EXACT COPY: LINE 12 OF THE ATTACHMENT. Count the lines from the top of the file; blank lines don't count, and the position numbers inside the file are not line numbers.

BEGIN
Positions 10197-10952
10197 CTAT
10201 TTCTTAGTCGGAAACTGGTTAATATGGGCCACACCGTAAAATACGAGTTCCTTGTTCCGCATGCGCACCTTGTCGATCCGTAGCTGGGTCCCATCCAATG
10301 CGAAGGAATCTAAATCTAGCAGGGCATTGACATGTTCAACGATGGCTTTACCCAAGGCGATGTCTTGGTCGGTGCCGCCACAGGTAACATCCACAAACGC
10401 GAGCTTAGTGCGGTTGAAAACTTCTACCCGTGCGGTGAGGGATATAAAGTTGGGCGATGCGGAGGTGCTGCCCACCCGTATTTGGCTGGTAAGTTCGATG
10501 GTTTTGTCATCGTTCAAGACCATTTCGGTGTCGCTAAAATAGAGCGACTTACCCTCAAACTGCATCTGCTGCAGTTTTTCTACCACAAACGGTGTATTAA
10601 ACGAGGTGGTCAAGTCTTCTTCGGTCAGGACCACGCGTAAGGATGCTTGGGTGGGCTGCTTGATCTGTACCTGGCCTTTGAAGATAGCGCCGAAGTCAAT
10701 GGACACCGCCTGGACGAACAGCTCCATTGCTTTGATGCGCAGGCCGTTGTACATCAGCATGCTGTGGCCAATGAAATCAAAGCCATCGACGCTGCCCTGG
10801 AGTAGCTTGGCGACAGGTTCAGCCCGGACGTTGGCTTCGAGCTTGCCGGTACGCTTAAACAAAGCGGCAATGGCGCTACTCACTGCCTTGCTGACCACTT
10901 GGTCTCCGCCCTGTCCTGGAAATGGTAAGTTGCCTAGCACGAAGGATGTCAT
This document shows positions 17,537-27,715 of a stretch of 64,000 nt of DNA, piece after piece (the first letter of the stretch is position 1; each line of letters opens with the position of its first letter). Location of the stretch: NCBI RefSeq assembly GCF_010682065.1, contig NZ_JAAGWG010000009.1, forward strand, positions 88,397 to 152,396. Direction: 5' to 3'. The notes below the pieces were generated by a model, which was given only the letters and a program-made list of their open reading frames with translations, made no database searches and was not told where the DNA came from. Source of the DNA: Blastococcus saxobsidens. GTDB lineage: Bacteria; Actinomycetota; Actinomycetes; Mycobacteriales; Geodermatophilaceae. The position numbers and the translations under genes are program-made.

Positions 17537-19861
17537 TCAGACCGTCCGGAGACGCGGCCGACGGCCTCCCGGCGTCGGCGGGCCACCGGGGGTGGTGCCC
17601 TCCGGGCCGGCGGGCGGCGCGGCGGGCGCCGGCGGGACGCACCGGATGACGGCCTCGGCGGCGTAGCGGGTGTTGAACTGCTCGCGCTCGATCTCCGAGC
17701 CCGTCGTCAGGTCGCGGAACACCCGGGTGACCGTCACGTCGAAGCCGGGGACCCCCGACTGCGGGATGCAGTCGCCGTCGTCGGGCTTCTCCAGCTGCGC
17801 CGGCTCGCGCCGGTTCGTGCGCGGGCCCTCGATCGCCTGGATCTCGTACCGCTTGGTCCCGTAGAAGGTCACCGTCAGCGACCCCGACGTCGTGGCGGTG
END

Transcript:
Positions 17537-19861